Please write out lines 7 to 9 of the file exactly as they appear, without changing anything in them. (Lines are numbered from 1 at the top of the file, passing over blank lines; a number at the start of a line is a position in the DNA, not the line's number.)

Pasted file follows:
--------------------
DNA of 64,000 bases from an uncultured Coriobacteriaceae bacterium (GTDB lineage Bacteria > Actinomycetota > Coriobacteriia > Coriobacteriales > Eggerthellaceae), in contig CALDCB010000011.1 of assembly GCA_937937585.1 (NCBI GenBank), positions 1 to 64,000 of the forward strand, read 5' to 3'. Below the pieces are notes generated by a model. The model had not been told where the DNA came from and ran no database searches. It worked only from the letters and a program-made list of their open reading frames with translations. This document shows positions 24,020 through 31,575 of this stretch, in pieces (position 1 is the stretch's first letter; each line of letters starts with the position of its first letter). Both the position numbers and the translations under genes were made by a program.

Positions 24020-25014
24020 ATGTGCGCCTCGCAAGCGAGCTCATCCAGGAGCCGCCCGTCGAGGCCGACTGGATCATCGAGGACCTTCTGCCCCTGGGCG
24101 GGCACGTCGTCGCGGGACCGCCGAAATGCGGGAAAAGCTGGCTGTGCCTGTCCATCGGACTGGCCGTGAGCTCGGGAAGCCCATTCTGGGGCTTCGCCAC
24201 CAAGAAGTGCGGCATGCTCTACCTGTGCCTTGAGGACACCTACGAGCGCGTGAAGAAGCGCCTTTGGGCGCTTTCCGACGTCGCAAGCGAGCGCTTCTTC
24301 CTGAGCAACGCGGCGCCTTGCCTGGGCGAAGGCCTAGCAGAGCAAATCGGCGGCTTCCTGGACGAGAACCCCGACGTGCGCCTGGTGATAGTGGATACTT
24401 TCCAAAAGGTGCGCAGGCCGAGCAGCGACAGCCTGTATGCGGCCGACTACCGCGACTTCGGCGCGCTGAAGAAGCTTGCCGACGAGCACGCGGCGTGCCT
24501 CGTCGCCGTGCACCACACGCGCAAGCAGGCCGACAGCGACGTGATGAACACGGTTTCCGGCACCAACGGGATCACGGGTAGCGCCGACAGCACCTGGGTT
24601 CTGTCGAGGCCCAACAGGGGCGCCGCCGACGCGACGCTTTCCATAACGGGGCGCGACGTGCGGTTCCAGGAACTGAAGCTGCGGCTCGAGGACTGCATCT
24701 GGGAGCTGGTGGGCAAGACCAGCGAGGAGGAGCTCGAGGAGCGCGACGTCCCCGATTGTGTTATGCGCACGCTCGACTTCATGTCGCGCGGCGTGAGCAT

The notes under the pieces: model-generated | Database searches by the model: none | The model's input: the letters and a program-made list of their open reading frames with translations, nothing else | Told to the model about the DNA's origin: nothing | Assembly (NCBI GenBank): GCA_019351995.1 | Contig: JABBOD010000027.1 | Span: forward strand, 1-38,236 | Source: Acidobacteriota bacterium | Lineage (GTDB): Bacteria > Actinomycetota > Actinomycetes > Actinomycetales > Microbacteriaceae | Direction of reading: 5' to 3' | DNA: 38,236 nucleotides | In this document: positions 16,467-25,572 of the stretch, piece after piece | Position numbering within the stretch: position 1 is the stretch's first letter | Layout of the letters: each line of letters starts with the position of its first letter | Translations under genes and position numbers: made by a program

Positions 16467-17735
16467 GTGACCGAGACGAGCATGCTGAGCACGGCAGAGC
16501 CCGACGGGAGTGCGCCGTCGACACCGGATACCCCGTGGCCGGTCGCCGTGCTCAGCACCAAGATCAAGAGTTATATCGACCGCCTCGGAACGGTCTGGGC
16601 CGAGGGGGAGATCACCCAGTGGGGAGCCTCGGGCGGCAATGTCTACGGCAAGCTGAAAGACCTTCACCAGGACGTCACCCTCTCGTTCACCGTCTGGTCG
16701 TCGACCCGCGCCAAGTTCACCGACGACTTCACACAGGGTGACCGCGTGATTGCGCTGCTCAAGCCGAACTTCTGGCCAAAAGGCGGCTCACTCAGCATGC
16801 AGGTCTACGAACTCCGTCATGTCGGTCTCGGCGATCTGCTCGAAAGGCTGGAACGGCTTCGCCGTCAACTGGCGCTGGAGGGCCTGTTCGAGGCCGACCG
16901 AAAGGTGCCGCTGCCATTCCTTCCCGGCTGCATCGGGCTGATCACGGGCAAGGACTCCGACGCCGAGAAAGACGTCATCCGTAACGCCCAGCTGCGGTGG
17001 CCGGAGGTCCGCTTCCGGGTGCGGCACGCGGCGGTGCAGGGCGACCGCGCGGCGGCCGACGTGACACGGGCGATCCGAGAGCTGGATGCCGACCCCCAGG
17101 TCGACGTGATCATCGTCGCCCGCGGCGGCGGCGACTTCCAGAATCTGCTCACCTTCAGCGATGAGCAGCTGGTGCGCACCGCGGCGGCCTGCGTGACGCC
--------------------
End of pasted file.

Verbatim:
24401 TCCAAAAGGTGCGCAGGCCGAGCAGCGACAGCCTGTATGCGGCCGACTACCGCGACTTCGGCGCGCTGAAGAAGCTTGCCGACGAGCACGCGGCGTGCCT
24501 CGTCGCCGTGCACCACACGCGCAAGCAGGCCGACAGCGACGTGATGAACACGGTTTCCGGCACCAACGGGATCACGGGTAGCGCCGACAGCACCTGGGTT
24601 CTGTCGAGGCCCAACAGGGGCGCCGCCGACGCGACGCTTTCCATAACGGGGCGCGACGTGCGGTTCCAGGAACTGAAGCTGCGGCTCGAGGACTGCATCT